16. @Old Sarge:

    Once again, the troops DID WIN THE WAR, it’s the d@#n politically correct politicians that LOST it once more.

    By a funny definition of “politically correct.”

    The people brought in to reform Iraq were not State Department lefties, they were a bunch of clueless newbies from CATO and etc, that thought everybody was a market-ready libertarian under the skin.

  17. Ron Beasley says:

    @john personna: Actually many if not most of the CATO folks opposed the war.

  18. @Ron Beasley:

    Hmm. Am I thinking AEI?

  19. Rob in CT says:

    Sadly unsurprising (though we’ll see if it really ramps up into a civil war or if it sort of simmers for a while and settles back down). What the heck did people expect? Oh, right: flowers in the streets, beacon of democracy, etc.

    The Right has long since been highjacked by pie-in-the-sky utopians, and Iraq is simply one manifestation of that.

    In 2000, back when I didn’t really pay much attention to politics and didn’t really care who won (I voted for Nader to throw a third party a vote, just like I’d thrown the Libertarians a vote in ’96), I was comforted by Bush-The-Younger-The-Candidate’s position against “nation-building” and such. He campaigned, as I recall, as a FP realist conservative. I’m down with that. The interventionists scare me. Back then, I was thinking of avoiding another Kosovo. Sigh.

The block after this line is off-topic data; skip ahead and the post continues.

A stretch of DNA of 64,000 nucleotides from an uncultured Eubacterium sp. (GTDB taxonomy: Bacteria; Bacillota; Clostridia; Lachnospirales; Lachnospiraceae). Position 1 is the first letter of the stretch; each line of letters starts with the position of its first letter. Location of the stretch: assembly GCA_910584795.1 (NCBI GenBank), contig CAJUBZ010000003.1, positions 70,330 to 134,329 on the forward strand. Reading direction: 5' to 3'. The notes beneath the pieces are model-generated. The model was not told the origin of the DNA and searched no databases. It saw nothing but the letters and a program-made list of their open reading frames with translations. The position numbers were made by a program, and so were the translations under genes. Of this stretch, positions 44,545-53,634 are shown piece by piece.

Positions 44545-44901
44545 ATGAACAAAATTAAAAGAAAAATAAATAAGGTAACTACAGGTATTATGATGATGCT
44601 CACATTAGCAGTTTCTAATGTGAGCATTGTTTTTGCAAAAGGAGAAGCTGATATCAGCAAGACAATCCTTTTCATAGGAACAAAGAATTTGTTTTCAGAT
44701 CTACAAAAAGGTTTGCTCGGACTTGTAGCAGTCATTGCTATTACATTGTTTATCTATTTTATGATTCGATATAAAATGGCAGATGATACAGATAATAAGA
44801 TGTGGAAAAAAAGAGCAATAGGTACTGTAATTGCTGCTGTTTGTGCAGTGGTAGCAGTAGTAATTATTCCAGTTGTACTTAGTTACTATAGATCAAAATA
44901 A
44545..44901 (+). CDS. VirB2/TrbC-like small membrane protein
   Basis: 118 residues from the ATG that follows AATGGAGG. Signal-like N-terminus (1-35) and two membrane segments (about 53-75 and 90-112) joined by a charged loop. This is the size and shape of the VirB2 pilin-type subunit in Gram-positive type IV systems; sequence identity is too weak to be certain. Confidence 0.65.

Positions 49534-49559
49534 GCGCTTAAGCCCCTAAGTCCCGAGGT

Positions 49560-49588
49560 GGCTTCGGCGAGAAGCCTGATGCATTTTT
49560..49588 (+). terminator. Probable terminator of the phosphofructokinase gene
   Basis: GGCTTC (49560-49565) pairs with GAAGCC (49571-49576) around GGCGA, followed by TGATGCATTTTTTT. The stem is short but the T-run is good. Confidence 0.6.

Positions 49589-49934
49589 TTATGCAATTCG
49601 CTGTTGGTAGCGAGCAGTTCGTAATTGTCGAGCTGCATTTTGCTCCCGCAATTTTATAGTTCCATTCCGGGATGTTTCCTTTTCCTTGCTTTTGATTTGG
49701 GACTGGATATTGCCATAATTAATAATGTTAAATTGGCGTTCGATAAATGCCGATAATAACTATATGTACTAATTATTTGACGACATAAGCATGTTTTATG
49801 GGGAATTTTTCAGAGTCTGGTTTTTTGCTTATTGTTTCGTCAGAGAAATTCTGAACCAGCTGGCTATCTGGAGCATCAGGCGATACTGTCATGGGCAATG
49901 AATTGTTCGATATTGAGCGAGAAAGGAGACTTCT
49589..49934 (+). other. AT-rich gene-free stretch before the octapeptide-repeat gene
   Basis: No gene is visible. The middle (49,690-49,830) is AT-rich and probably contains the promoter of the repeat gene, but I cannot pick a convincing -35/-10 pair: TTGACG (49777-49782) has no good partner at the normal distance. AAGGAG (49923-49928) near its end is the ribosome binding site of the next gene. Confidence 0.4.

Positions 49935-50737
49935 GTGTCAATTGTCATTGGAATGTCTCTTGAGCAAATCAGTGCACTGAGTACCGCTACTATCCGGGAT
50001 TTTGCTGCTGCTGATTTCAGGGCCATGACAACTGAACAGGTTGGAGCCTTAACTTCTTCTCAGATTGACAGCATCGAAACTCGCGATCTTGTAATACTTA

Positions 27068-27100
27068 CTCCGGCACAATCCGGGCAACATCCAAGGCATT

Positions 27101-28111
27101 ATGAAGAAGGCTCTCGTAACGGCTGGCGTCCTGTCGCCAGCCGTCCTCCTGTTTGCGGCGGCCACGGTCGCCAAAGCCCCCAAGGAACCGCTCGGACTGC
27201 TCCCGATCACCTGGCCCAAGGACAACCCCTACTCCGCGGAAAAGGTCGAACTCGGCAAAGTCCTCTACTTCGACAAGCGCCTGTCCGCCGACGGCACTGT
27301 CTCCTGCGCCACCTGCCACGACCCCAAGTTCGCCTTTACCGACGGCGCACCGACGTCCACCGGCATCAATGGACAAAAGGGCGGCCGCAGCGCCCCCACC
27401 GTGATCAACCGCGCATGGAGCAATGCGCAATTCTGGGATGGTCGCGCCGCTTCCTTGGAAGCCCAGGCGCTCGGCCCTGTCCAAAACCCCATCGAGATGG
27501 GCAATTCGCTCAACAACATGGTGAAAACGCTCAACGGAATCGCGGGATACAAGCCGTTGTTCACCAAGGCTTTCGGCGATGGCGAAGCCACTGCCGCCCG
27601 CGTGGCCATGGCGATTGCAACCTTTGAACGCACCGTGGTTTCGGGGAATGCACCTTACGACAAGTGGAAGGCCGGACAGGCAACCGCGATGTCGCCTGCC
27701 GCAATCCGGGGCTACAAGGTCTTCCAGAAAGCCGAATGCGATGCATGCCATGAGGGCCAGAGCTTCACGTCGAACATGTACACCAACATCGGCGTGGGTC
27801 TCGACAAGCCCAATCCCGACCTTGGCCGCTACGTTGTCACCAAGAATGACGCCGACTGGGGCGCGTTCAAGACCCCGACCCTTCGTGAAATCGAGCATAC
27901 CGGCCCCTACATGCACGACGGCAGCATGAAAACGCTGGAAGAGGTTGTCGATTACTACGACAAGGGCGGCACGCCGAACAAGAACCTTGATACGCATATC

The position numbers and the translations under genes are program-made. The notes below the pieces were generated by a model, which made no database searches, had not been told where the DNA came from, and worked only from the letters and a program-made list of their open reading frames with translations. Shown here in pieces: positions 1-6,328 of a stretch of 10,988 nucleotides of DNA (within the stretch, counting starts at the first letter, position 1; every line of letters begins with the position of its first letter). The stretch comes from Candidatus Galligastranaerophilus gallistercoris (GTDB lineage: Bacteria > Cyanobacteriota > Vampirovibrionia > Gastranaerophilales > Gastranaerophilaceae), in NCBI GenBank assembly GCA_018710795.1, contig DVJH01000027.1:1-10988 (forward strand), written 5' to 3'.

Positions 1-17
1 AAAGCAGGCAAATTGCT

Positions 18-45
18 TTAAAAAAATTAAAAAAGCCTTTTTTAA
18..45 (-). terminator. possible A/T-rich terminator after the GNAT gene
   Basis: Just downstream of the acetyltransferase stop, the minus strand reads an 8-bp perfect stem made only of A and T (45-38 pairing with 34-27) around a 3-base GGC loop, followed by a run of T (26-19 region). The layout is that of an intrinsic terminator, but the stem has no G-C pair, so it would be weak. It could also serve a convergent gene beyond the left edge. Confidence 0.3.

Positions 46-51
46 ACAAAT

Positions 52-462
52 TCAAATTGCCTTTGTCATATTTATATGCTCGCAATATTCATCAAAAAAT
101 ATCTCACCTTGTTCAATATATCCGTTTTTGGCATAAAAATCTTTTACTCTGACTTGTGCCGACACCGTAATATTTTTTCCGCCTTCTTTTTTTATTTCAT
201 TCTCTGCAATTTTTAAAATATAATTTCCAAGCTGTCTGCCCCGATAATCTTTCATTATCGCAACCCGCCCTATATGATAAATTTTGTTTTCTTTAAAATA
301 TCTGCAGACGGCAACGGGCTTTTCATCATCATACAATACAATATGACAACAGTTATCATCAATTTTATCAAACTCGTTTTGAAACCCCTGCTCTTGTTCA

The troops were indeed let down by the political class, repeatedly. They were given the wrong mission; they were sent in insufficient numbers to properly control the country; and they were expected to then do the impossible. Anyone who pointed these things out was stigmatized. Political correctness? Yeah, you betcha. Right-wing style.

  20. Ron Beasley says:
  21. steve says:

    No one has a good track record on nation building. At best, we have been able to return nations that were functional, places like Germany and Japan, to a functional status again. Taking a Middle Eastern dictatorship and turning it into a functional democracy just has not been done. We have no idea if it is really possible or how long it would take, to say nothing of the cost.

    Having made a bad decision to enter the country, I think we have have done the best that we can realistically do to leave the country in good shape. They dont really want us there any longer and need to resolve the issues they have been putting off for many years (oil and Kurds at the top of the list) their own way without our interference.

    Steve

  22. Franklin says:

    Regardless of who was wrong or right at any phase (others have and will fill the gap of assigning blame), I still feel it’s a bit sad to leave the place to descend into chaos. I don’t mean to suggest that we should have stayed or should go back, the part I feel is sad is that there are still so many medieval barbarians with modern weapons in that part of the world.

  23. James says:

    @Franklin:

    there are still so many medieval barbarians with modern weapons in that part of the world.

    I’d like to second this wonderful point. However, who these barbarians are is not always obvious; and oftentimes we choose to ignore the our own barbarism.

  24. @Old Sarge: The problem with this line of critique is that is assumes that “winning the war” simply means the military portion of a given action. However, war is not just about the application of force. The entire political package has to be taken into account (i.e., what the ultimate outcomes look like) before winning or losing can be assessed.